This is the first article in a two-part series monitoring and critiquing Rio Mayor Marcelo Crivella during his time in office thus far, and covering policies related to culture, public security, and urban and social interventions. See the second article here.
Rio de Janeiro Mayor Marcelo Crivella has had a tenure marked by absences. By mid-February of this year, he had spent at least 36 days out of the city. He was not only absent during Carnival, during which the mayor usually plays a symbolic role, but he was “following from a distance” when torrential rains in Rio killed four people and displaced more than 2,000. He was also not in the city at the moment when the federal military intervention was announced.
Beyond his physical departures from the city, he has also been absent in terms of his silence and undelivered policies. The city’s Strategic Plan, which should have been revised by his team in 2017 following the engagement of and suggestions by civil society, was never submitted. It has been shelved. Meanwhile, then Sub-Secretary for Planning and Governmental Management, Aspásia Camargo, who spearheaded the Plan, was reassigned to Innovation at the Chief of Staff’s Office, and the sub-secretary position was renamed as the Sub-Secretary for Planning and Results Monitoring. It remains to be seen what results will be monitored.
If we compare this with the process of consultation for São Paulo’s Strategic Plan (where it is called the Plano de Metas, or Objectives Plan)–a city with dimensions and challenges comparable to those of Rio de Janeiro–we can see what the City of Rio might have achieved under different circumstances. São Paulo’s city government delivered the final version of its plan in July 2017 after public consultation, and created a website monitoring various indicators of the goals to allow citizens to assess its progress.
With this background, let’s take stock of the actions and inactions that characterize the first 15 months of Crivella’s administration:
“We will not have culture” in favelas
In the realm of culture, the Strategic Plan does not provide for initiatives to foster cultural projects. Existing funds to promote culture were either suspended or redirected to other areas, and funds for new calls for cultural proposals were fewer and offered less resources than in the past. The only provision was for the program Vale Cultura, which Crivella promised in his campaign platform to expand, such that at least 1% of the municipal budget would be dedicated to the promotion of culture in the city for Crivella’s first year in office. However, this provision went unfulfilled.
For Crivella, art and culture do not need to be remunerated, and therefore, do not require investments. When he created the project “Rio Big Walls” to revitalize urban spaces through graffiti, Crivella declared: “We are going to be praised and this has cost City Hall absolutely nothing. Look how interesting it is, we’re talking so much about the city government’s patronage and here is a beautiful partnership, forged by a young idealist, along with a producer, as a free gift to the city.”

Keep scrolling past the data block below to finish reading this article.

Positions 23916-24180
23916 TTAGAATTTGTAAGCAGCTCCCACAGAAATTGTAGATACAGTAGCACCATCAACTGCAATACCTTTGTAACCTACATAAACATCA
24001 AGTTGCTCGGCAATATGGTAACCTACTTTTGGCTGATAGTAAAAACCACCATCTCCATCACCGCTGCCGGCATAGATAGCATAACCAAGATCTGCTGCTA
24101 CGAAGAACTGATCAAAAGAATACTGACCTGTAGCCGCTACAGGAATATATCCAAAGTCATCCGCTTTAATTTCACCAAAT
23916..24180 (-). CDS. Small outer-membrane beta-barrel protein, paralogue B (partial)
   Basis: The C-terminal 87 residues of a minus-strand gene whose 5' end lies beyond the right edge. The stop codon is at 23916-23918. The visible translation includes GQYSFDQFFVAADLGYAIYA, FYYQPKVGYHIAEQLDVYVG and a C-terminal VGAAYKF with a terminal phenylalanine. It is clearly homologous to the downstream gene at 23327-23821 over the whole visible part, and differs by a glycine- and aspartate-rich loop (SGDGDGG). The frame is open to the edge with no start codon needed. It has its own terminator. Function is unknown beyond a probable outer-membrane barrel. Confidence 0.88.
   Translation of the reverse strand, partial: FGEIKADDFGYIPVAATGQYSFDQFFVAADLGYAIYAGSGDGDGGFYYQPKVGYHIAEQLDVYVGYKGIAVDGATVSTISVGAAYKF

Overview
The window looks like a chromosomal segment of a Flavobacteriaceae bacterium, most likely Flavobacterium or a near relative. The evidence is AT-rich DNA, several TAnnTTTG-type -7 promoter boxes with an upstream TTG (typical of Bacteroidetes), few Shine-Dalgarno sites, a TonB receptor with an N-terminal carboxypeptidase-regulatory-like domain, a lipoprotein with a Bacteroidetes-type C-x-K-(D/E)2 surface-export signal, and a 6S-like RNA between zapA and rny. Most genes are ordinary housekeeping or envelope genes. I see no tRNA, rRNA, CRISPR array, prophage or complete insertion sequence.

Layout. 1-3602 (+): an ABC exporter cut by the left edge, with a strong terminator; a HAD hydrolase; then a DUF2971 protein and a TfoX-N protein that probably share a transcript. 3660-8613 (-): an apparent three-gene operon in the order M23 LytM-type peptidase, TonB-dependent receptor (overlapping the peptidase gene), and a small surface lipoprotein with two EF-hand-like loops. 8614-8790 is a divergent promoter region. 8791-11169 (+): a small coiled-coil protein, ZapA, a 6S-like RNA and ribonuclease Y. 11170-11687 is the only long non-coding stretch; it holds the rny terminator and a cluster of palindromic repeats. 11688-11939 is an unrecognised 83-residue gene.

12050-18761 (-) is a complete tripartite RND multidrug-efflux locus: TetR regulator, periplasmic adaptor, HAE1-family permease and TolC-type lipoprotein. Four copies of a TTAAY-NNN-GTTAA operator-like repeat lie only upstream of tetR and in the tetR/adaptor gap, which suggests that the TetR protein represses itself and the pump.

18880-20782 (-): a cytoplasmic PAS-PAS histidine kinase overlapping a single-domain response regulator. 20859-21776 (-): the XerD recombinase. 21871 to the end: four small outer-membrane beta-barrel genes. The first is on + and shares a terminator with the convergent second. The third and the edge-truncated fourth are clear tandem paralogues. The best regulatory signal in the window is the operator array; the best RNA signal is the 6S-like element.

Under Crivella’s leadership, the city has witnessed cuts in funds for Carnival, the Casa do Jongo (which even resulted in temporary closure), and resources designated for the New Blacks Institute, Rio’s slave cemetery and one of few institutions charged with public education about Rio’s past as the world’s largest slave port. It is hard to imagine that it is a coincidence that the three are all strongly associated with black culture, especially in the context of the growing intolerance of some sectors of the Evangelical Church towards black culture and religions with African roots. The optimism that accompanied the nomination of Nilcemar Nogueira, a black women from the periphery and the granddaughter of the samba musician Cartola, as the Municipal Secretary of Culture was soon extinguished when it became obvious that her agenda was no different from that of Mayor Crivella, and that her policies valued only the Museum of Tomorrow as a cultural site.
In the same vein, although it was included in the Strategic Plan and officially established by decree in May 2017, the Slavery and Freedom Museum is still no more than an idea on paper. Moreover, there was no follow-up as to whether or not its controversial name would be subject to public consultation as was promised. In favelas, the Park Libraries of Rocinha and Manguinhos only reopened several months late as the City missed multiple of its own deadlines. The Park Library of Alemão has been occupied since January 2017 by Military Police (who occupy the abandoned cable car station where the library is located) and remains closed. In September of last year, the government announced plans for the creation of a Knowledge Ship in Rocinha, but so far no more has been said on the subject. Crivella also promised in his election campaign to invest in cultural centers, yet another pledge which remains unmet.
The Strategic Plan discusses the revitalization of existing cultural centers and libraries, but provides neither for the creation of new cultural spaces in areas that lack them, nor for funds to support the implementation of cultural activities in existing spaces. Rather, the mayor stated that cultural activities should take place in school spaces.